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Is Your Refrigerator Your Holding Environment?

Is-Your-Refrigerator-Your-Holding-Environment

One of my favorite highly useful concepts in psychology is about the emotional holding environment. It describes a space that is safe and predictable, where you can spill your guts, and someone is there to share your pain and soothe your suffering. If you think about what you might have felt being held in a parent’s arms as a baby, that would be the feeling. Engulfed with love and completely protected from harm.

 

Psychoanalyst Galit Atlas, PhD explains what Donald Winnicott, PhD, pediatrician and psychoanalyst who coined the term means by emotional holding in her book Emotional Inheritance: “Emotional holding is the steady emotional arms and available presence of the parents that allow the baby to feel safe and protected. The parent holds the baby in his or her mind, available to tolerate the baby’s emotions, tuned into her signals.”

Atlas then describes the benefits of adequate emotional holding: “When a baby feels safe both physically and emotionally, she develops a sense of a safe world where she can rely on the parent and trust that her needs will be met. But when emotional holding collapses, the baby usually stops turning to others and instead turns inward.”

Or she turns elsewhere for that sense of soothing, security and predictability: to food. It’s really not too much of a stretch to think that a refrigerator (symbolic of any kind of food repository) would do the job of emotional holding that parents couldn’t. This is why it’s so difficult to break away from emotional eating, especially when you don’t trust people and don’t have an effective support system. It’s the best you can do.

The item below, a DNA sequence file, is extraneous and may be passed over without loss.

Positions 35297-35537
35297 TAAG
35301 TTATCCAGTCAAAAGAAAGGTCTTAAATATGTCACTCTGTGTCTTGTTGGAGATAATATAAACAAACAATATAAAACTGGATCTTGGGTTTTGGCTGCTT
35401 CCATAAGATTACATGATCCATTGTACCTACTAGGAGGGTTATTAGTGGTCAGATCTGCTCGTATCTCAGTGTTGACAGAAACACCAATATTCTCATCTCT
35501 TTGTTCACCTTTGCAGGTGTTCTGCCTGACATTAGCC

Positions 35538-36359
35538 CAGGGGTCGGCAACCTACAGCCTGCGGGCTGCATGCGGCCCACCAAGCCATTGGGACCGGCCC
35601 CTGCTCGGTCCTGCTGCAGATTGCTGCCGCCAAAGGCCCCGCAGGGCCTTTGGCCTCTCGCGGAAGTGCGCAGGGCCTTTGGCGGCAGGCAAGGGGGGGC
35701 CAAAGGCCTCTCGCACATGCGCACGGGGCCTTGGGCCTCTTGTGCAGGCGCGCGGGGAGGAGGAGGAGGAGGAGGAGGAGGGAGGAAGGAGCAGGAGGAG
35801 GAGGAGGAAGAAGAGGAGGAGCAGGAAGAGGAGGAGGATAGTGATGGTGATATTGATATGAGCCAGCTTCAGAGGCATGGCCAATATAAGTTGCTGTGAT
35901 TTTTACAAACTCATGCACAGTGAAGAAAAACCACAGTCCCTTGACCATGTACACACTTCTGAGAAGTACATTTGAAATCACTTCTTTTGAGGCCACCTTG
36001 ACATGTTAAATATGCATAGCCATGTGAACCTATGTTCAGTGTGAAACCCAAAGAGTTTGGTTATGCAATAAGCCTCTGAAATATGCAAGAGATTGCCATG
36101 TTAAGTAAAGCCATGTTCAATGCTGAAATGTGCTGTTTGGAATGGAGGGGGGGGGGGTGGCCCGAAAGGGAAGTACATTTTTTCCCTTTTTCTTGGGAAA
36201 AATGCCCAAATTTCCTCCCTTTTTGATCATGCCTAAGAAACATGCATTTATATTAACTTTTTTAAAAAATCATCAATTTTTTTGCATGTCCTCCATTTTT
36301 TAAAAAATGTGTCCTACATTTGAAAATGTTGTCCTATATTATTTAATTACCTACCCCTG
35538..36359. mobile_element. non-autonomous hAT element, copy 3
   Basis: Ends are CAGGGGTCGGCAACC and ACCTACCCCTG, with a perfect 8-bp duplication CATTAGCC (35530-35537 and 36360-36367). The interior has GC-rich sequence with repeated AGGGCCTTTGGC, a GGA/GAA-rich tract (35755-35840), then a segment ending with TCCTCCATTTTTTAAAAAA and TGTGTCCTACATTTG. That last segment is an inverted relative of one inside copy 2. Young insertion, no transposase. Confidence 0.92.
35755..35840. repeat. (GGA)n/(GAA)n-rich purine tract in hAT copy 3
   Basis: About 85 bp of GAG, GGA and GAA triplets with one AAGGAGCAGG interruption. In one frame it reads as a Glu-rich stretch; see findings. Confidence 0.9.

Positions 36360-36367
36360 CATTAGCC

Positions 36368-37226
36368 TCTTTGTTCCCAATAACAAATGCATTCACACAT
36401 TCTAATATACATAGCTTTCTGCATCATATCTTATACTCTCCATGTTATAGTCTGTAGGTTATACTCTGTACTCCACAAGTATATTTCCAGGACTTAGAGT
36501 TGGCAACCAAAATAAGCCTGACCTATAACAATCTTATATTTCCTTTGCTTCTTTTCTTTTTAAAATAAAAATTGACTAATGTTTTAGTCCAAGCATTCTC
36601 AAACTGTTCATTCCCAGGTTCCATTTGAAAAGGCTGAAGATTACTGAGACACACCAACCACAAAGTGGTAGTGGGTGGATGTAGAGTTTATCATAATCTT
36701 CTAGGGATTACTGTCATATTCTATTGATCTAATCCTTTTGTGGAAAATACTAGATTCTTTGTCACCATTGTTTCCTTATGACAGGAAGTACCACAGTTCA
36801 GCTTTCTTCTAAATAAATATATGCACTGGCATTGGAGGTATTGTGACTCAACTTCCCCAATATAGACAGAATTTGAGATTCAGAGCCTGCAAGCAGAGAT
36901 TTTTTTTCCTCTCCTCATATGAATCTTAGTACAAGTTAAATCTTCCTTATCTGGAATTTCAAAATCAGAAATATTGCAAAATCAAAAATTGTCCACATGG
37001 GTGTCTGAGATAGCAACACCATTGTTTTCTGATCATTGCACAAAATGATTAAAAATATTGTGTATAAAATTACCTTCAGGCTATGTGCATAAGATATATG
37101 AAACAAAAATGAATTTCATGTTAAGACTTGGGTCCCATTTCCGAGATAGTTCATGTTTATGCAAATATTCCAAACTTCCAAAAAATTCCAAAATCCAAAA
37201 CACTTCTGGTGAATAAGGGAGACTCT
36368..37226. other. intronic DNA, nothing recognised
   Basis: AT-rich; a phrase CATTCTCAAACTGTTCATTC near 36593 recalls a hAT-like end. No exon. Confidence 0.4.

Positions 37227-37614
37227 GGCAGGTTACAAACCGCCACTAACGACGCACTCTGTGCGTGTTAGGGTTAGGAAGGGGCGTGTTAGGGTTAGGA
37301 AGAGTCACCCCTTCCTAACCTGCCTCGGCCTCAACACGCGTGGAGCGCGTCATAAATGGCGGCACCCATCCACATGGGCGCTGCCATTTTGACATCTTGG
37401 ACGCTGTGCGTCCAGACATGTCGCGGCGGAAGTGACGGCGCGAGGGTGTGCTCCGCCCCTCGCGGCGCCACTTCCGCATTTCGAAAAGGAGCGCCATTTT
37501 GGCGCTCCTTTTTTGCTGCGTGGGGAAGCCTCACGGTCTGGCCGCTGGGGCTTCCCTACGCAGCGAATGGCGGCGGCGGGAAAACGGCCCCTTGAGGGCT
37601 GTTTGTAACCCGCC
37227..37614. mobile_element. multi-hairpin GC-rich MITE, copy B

Think about the emotional holding you received when you were a baby, toddler and adolescent. Was a parent (hopefully both, if there were two) attuned to your needs and wants? Did you feel empathized with and emotionally validated? Did they regularly put your needs before theirs so that you were adequately attended to? Were they regulated affectively enough to calm and soothe you and to establish a safe place for you to express your feelings? Did you feel protected or were they the ones who made you feel emotionally unsafe? Or were they sometimes there to protect you and other times were the violators of your sense of security?

This is where therapy can help, as a holding environment, a place where you can feel safe and learn about your emotions and yourself while being protected and supported. And through this reparenting, you can then go on to take your new comfort level out into the world and find this sense of “holding” with other people in other places.

Best,

Karen